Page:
IT IS YOUR RESPONSIBILITY TO HAVE A FUNCTIONING COMPUTER AND INTERNET CONNECTION FOR THIS COURSE. There is a window of availability for all exams, so there things such as "my computer broke", or "my internet was down" ARE NOT ACCEPTABLE EXCUSES!!!!! If you wait until the last hour of the availability period to take your exam, and you do have a computer problem and/or internet problem, you will have to take it the following day with the time penalty -- that is the risk you take of waiting until the last "minute". Exams are available for a few days and thus THERE IS NO REASON FOR MISSING AN EXAM!!!
Additional Information -- You must check your email REGULARLY -- at least once per day.

-- You can email me at anytime (nights and weekends included) with questions

-- It is YOUR responsibility to have a RELIABLE internet connection and a functioning computer for all exams.

-- Read the Online Orientation document. This was emailed to you and is also posted on the course website
Important Information
ADA Considerations The Americans with Disabilities Act (ADA) is a federal anti-discrimination statute that provides comprehensive civil rights for persons with disabilities. Among other things, this legislation requires that all students with disabilities be guaranteed a learning environment that provides for reasonable accommodation of their disabilities. If you believe you have a disability requiring an accommodation, please contact the Special Populations Coordinator, Room 231, in the Madison Monroe Building. The phone number is (409) 984-6241.
Copyright Violations Some material in this course may be copyrighted. They may be used only for instructional purposes this semester, by students enrolled in this course. These materials are being used fairly and legally. No one may distribute or share these copyrighted materials in any medium or format with anyone outside this class, including publishing essays with copyrighted material, uploading copyrighted material to Facebook or YouTube, or painting or performing copyrighted material for public display.

Copyright violation is not the same thing as plagiarism. Plagiarism is intellectual dishonesty. Offenses of plagiarism result in lower grades or failing scores, and professors and the college strictly enforce plagiarism rules. There is never any acceptable use of plagiarism. Copyright violation is a legal offense, punishable by large fines and penalties.

Copyrighted material can be used if permission from the material’s creator is obtained, or if its use meets the standards of fair use in an educational setting. For example, a student can quote a line from Shakespeare’s Hamlet in a report without violating copyright but still be guilty of plagiarism if the quotation is not properly documented.

If you are in doubt about what material can be freely used, ask your professor or contact the Dean of Library Services, at (409) 984-6216.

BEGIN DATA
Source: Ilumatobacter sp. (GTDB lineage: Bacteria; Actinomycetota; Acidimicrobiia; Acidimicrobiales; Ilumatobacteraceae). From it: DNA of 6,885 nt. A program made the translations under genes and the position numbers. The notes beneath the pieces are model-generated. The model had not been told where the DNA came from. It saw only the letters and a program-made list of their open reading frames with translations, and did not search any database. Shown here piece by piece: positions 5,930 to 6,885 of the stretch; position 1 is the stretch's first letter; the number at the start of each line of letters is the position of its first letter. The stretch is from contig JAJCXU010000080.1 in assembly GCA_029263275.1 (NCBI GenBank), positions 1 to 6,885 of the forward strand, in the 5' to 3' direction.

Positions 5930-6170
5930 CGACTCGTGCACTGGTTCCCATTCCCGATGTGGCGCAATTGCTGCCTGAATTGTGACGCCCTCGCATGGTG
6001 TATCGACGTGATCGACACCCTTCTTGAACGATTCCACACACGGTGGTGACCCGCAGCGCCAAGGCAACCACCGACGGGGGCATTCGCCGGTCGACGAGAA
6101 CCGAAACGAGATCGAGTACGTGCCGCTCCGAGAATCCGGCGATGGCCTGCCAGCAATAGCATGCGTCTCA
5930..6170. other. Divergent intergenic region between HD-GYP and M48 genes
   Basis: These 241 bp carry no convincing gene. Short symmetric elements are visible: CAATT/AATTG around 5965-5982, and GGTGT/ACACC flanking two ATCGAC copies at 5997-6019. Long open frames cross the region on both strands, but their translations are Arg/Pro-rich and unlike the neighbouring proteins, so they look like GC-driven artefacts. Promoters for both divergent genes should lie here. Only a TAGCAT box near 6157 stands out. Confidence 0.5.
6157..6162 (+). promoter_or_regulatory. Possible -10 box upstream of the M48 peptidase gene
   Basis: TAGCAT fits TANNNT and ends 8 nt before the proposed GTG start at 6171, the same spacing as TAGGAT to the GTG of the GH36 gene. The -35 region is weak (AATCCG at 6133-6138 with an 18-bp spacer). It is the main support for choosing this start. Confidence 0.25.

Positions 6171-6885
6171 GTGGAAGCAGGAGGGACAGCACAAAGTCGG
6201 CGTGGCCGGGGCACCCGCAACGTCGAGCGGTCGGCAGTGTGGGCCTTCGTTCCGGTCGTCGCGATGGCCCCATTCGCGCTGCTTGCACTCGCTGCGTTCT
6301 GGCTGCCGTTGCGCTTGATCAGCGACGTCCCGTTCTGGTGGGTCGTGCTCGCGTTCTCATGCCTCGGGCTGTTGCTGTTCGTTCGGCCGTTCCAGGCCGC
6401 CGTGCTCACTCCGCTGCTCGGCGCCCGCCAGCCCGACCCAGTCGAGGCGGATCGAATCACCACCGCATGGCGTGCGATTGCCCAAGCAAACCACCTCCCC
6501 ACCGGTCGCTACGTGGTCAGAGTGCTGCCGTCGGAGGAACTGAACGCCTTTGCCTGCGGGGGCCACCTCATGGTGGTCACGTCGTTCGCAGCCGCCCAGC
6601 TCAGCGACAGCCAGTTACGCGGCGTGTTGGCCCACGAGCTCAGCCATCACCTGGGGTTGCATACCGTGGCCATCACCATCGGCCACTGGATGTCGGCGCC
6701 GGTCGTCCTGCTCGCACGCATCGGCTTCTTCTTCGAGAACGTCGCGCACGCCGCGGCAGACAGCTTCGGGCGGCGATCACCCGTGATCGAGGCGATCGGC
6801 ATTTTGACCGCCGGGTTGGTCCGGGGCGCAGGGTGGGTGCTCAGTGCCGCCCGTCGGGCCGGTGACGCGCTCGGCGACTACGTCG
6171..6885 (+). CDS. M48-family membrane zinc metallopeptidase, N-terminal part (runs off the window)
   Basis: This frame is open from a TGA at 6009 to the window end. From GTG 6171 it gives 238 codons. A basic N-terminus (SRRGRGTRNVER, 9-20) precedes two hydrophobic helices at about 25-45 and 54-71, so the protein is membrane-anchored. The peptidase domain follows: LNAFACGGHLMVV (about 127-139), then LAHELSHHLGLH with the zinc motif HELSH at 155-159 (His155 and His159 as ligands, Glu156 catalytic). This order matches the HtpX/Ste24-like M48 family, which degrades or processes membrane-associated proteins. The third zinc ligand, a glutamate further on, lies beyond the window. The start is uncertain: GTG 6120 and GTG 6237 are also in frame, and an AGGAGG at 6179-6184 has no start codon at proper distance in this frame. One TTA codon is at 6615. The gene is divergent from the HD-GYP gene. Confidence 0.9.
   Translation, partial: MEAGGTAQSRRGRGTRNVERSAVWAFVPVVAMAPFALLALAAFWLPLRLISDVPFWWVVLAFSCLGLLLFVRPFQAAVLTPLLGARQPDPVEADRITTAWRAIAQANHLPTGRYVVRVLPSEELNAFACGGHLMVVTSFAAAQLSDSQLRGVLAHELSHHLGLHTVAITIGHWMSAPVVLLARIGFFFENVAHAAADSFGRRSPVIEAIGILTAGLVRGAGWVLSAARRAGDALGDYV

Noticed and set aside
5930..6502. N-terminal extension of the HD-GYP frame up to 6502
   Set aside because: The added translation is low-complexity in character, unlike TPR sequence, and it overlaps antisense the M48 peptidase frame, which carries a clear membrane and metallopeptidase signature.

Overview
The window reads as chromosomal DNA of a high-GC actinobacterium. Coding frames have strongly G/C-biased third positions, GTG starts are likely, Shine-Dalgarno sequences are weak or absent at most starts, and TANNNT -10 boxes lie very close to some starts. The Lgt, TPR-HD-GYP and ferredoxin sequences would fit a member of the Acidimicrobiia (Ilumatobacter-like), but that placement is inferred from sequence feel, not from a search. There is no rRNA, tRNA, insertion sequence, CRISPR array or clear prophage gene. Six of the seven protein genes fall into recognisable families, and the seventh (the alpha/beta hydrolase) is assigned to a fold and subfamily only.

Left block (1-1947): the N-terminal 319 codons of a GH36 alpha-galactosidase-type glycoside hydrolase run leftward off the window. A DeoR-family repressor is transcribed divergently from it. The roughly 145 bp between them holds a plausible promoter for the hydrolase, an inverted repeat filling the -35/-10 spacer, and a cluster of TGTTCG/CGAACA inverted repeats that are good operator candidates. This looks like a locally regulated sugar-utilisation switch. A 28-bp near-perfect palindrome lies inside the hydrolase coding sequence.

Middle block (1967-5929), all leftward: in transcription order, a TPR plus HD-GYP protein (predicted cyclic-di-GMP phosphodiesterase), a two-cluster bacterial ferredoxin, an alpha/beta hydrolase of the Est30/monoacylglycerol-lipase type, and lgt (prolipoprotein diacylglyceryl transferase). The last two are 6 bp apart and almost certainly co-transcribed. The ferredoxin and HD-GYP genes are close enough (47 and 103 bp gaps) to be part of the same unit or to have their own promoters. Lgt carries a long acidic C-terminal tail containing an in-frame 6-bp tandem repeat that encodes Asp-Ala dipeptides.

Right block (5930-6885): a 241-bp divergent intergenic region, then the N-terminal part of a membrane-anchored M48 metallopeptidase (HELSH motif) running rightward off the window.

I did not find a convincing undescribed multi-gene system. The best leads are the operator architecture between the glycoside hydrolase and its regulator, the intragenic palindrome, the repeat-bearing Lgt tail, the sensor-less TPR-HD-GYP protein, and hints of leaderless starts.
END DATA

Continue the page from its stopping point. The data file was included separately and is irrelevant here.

Assessment Statement Assessment is a process by which LSCPA can help you learn better and gauge the level of progress you have made to attain knowledge, skills, beliefs, and values. It also helps your professors understand how to improve teaching and testing methods in your classes, and it helps each department understand and improve degree and certificate programs.

Periodically LSC-PA will collect assessment data for research and reporting purposes, including statistical data and sometimes copies of your work. Be assured that all material the college uses for assessment purposes will be kept confidential. To ensure anonymity, your name will be removed from any material we use for assessment purposes, including video-recorded performances, speeches, and projects.

If you object to allowing LSC-PA to use your material for assessment purposes, submit a letter stating so to your professor by the 12th class day. You will still be required to participate in whatever assessments are being done; we just won’t use your data.

What’s the difference between assessment and grades? The grades you get on papers, projects, speeches, and assignments are specific types of focused assessment. LSC-PA’s assessment efforts include class grades, surveys, standardized tests, and other tools.
Privacy Notice Federal privacy laws apply to college students. This means that college employees, including instructors, cannot divulge information to third parties, including parents and legal guardians of students. Even if the students are minors, information about their college work cannot be shared with anyone except in very limited circumstances.

Anyone requesting information about a student should be referred to the Registrar. Instructors will be notified in writing by that Office about what information may be released and to whom.